Reason #5533 for the world to use energy sources other than fossil fuels.
Exposure to air pollution on city streets is enough to counter the beneficial health effects of exercise in older adults, according to new research.
The findings, published in The Lancet, show that short term exposure to air pollution in built up areas like London’s busy Oxford Street can prevent the positive effects on the heart and lungs that can be gained from walking.
According to the research, led by Imperial College London and Duke University, the findings add to the growing body of evidence showing the negative impacts of urban air pollution on cardiovascular and respiratory health. The authors say the effects could potentially apply to other age groups as well and highlight the need for stricter air quality limits and greater access to green spaces.
Previous research has found that diesel exhaust fumes, particularly fine particulate matter air pollution, has been associated with an increased risk of cardiovascular disease and death, and can cause a worsening of diseases of the airways, such as asthma.
The latest study, funded by the British Heart Foundation, is the first to show the negative effects on healthy people, people with a chronic lung condition linked with smoking called Chronic Obstructive Pulmonary Disease (COPD), and those with coronary heart disease — which affects the supply of blood to the heart.
“These findings are important as for many people, such as the elderly or those with chronic disease, very often the only exercise they can do is to walk,” said senior author Fan Chung, Professor of Respiratory Medicine and Head of Experimental Studies Medicine at National Heart & Lung Institute at Imperial College London. “Our research suggests that we might advise older adults to walk in green spaces, away from built-up areas and pollution from traffic,” he added.
Deregulating (and misregulating) Wall Street has been done before with disastrous consequences. The repeal of the Glass-Steagall Act in 1999 for example was a significant factor in causing the global economic collapse of 2008. Looking back further in the 20th century, it was the Republican party that controlled Congress and the White House in the 1920s before the Great Depression. That should cause people to be aware of what might happen soon.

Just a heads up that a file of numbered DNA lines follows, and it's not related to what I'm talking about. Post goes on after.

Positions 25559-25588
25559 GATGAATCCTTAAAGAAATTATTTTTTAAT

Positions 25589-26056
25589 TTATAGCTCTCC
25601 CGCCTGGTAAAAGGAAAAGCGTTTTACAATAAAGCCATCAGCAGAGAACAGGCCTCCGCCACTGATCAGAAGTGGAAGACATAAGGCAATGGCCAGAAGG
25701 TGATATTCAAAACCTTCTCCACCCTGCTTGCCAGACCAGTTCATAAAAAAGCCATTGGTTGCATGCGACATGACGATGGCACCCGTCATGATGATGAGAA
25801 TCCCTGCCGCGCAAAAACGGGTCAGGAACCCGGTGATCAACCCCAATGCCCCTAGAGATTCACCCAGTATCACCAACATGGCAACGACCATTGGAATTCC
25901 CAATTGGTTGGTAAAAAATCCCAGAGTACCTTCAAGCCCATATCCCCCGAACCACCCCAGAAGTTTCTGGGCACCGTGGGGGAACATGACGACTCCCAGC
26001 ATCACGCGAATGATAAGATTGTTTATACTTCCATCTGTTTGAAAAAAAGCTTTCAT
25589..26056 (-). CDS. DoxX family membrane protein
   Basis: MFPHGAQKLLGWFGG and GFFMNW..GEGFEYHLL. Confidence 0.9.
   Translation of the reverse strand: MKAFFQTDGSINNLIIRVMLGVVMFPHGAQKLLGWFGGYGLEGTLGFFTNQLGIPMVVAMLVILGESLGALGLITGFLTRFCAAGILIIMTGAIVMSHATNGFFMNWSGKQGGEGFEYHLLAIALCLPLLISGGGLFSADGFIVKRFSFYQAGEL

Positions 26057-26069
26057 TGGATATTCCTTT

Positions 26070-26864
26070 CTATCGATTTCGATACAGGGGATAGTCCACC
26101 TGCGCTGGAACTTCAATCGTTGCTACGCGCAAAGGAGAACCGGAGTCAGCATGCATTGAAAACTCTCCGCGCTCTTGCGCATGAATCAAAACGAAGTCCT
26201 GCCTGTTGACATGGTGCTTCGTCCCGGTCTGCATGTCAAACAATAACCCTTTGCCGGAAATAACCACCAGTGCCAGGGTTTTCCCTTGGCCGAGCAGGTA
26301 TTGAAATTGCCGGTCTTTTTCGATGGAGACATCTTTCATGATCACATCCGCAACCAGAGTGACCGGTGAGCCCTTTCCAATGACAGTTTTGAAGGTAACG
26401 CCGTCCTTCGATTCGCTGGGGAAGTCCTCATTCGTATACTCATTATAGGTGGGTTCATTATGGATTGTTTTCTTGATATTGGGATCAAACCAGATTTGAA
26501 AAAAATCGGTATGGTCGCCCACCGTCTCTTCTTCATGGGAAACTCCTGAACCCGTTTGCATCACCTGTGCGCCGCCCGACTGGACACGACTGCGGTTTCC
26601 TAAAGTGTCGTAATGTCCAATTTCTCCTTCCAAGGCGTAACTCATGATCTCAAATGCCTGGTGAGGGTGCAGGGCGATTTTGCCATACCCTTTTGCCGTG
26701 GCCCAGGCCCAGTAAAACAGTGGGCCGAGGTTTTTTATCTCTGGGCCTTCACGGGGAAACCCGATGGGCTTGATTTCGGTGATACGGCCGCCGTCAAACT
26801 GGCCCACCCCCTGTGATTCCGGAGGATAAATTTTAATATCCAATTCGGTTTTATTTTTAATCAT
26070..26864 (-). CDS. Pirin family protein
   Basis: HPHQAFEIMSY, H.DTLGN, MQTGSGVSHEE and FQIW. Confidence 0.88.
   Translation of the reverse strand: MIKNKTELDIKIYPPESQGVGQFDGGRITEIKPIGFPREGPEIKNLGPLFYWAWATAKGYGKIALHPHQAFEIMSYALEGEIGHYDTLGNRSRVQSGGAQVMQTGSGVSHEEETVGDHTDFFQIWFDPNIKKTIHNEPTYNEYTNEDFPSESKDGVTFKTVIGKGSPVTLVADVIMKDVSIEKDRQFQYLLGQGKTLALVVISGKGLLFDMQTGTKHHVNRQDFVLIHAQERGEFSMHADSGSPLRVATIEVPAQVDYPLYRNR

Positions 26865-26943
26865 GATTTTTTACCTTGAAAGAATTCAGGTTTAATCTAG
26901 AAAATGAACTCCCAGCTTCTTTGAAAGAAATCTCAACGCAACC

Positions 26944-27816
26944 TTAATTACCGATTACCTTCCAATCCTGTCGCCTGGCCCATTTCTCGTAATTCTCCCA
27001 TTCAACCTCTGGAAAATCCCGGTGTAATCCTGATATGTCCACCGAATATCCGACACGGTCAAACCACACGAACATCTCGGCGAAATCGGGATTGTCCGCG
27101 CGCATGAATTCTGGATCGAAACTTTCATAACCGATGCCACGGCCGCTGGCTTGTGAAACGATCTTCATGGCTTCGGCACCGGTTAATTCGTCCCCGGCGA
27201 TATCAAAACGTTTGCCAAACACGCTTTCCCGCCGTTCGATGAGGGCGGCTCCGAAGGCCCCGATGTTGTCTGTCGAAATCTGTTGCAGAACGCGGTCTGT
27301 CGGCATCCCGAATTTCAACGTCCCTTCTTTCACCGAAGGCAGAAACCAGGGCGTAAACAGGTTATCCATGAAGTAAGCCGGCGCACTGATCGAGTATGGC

WITH THE GOP’S tax plan moving ahead and the Obamacare fight in the rearview mirror, Republicans in Congress are setting their sights next on deregulating Wall Street.
But unlike the previous battles, they can count on Democratic help in this fight.
They will also face an invigorated populist wing of the party. During the debate over whether to create the Consumer Financial Protection Bureau, Elizabeth Warren, not yet a senator, famously said at a crucial momentthat her first choice was a strong agency, and her second was “no agency at all and plenty of blood and teeth left on the floor.”
In all, the bill removes enhanced supervision from 25 banks that control $3.5 trillion in assets and received $48 billion in taxpayer bailouts, according to an analysis from Public Citizen.
S.2155 also changes stress tests — which check if banks can manage hazardous scenarios — for all banks, making them “periodic” (which could mean whatever regulators want it to mean, staffers say) instead of annual. So JPMorgan Chase, Wells Fargo, and Bank of America, along with literally every big bank in the country, recipients of hundreds of billions of dollars in bailouts, get assistance in this “small bank” relief bill. The stress test itself would change — at the discretion of President Donald Trump’s deregulatory army — for large regional firms.
Next, the bill rolls back protections on the mortgage market, by tweaking “safe harbor” and “qualified mortgage” provisions in ways that would allow small lenders to sell high-cost, adjustable-rate mortgages and avoid accountability in court for wrongful foreclosures. Just because a no-documentation or interest-only mortgage comes from a community bank doesn’t make it a safe financial product.
The bill also eliminates the need for appraisals in certain rural areas, creating incentives to cheat homebuyers; exempts sellers of manufactured homes like trailers from mortgage rules, which benefits the dominant player in that space, Warren Buffett’s conglomerateBerkshire Hathaway; and restricts data collection about mortgage lending that could help regulators spot the next crisis.
Finally, there’s no “consumer protection” worthy of the name in the bill. The tentpole consumer piece is a watered-down version of a recent billfrom Warren that would offer consumers stung by data breaches at credit reporting agencies like Equifax one free credit freeze and unfreeze every year. Warren’s bill would have made all credit freezes free. Even Equifax eventually offered a lifetime credit freeze, more than the authors of S.2155. And the measure preempts states from giving more generous terms to its citizens.